In the spring of 2013, Dan Lyons worked for a Boston-based content marketing software company, Hubspot, as a “marketing fellow,” a title he’s still not really sure what it means.
“They brought me in to do blog posts, like really shitty blog posts,” he says.
Lyons’ book, Disrupted: My Misadventure in the Start-Up Bubble, details his time at Hubspot, but it’s more about the bigger picture of the culture inside tech start-ups and what’s happening in Silicon Valley. When his friend Alec Berg was assigned by HBO to be the showrunner for a half-hour comedy satire about Silicon Valley, he asked Lyons if he wanted to work on the third season.
“I find it interesting that Los Angeles finds Silicon Valley interesting,” says Lyons. “But being on a TV show is more like a start-up than you’d think because, in the beginning, it’s a small crew with a small budget.”
Silicon Valley: a gold mine for entertainment
Image courtesy of Valerie Macon / Stringer via Getty Images.
Before the hilarity of HBO’s Silicon Valley, the start-up tech scene was relativity untouched in the entertainment world. Sure, Aaron Sorkin penned his own version of Mark Zuckerburg for The Social Network, and there have been multiple attempts to depict the life of Steve Jobs. We’ve seen tech-related films like Hackers and work comedies, but the start-up culture and industry hasn’t really become popular until now. And now that it is, it makes for great entertainment.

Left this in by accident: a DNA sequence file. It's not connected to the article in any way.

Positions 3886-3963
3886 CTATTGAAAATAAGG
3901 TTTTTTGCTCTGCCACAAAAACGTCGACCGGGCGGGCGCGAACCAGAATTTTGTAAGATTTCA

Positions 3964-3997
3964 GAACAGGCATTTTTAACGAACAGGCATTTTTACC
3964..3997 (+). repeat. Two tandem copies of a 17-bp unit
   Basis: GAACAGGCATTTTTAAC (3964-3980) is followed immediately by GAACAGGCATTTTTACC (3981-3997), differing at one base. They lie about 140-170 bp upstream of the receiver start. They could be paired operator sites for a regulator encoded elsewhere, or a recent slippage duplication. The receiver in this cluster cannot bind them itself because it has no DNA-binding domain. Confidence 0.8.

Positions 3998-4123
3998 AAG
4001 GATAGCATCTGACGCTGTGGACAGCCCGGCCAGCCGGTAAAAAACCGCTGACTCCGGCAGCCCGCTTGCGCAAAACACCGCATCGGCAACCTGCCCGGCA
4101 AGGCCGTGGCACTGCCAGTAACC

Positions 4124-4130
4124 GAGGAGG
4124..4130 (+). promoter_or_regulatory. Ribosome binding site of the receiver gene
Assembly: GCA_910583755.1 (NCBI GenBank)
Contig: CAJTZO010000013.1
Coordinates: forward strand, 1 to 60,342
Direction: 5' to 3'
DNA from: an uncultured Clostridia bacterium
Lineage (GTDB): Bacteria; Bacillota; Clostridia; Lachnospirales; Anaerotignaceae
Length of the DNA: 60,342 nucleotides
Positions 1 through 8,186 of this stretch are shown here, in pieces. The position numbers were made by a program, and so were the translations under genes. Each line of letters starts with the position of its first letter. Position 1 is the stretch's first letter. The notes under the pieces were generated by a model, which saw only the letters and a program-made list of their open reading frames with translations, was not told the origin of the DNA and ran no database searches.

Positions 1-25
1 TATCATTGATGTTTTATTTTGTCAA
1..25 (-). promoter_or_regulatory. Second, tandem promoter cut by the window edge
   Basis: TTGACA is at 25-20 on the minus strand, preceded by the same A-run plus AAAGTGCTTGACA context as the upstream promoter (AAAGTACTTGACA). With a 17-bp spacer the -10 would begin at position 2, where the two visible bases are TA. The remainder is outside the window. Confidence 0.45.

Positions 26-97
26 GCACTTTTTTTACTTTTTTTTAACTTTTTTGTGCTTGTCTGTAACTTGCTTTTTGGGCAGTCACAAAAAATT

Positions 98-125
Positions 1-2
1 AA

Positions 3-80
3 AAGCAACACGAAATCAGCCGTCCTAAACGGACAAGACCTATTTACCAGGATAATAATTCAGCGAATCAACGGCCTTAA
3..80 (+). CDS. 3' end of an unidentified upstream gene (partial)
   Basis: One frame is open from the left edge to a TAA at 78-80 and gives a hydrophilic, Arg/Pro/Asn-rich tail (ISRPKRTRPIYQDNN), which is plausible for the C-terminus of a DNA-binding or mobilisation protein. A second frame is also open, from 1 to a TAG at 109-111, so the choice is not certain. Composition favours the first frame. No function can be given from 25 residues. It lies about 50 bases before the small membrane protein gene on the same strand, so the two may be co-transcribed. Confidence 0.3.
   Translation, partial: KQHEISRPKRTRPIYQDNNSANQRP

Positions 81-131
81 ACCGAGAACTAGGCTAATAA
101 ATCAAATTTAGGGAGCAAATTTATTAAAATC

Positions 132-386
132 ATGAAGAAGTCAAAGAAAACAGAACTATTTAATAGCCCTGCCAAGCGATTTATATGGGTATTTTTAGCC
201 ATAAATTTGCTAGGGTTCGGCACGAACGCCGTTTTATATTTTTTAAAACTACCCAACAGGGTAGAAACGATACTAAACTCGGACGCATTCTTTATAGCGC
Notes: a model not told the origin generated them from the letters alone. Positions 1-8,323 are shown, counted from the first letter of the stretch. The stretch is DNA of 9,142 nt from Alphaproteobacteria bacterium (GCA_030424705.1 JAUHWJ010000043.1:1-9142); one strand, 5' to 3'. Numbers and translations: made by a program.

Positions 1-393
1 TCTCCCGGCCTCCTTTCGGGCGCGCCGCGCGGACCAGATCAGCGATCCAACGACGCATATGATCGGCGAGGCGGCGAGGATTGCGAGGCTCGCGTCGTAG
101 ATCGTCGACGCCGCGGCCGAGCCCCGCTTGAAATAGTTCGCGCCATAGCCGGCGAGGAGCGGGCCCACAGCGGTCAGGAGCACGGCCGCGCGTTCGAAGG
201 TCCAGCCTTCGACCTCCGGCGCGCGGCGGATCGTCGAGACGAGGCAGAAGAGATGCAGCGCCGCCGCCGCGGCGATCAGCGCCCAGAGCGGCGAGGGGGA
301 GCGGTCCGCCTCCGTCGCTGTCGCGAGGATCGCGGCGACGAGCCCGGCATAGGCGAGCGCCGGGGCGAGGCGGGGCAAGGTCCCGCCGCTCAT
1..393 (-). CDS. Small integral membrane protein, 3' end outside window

“Tech has become more important in the American economy and people are more interested in it these days,” says Dan O’Keefe, writer and co-executive producer for Silicon Valley. “Normally, you wouldn’t know who the head of IBM is. It’s the perfect time to depict this white collar office space culture and poke fun at it.”
O’Keefe is right; we’ve become obsessed with tech culture. Our daily activities are tracked by apps, we’re constantly upgrading our phones, we donate to Kickstarter projects so we can feel like we’re apart of something, and we watch shows like Shark Tank for entertainment. We’re infatuated with this nerdy, yet hip culture and HBO is genius for picking up on that and being the first to really show what’s going on—because what they show on Silicon Valley is, in fact, what’s going on in Silicon Valley.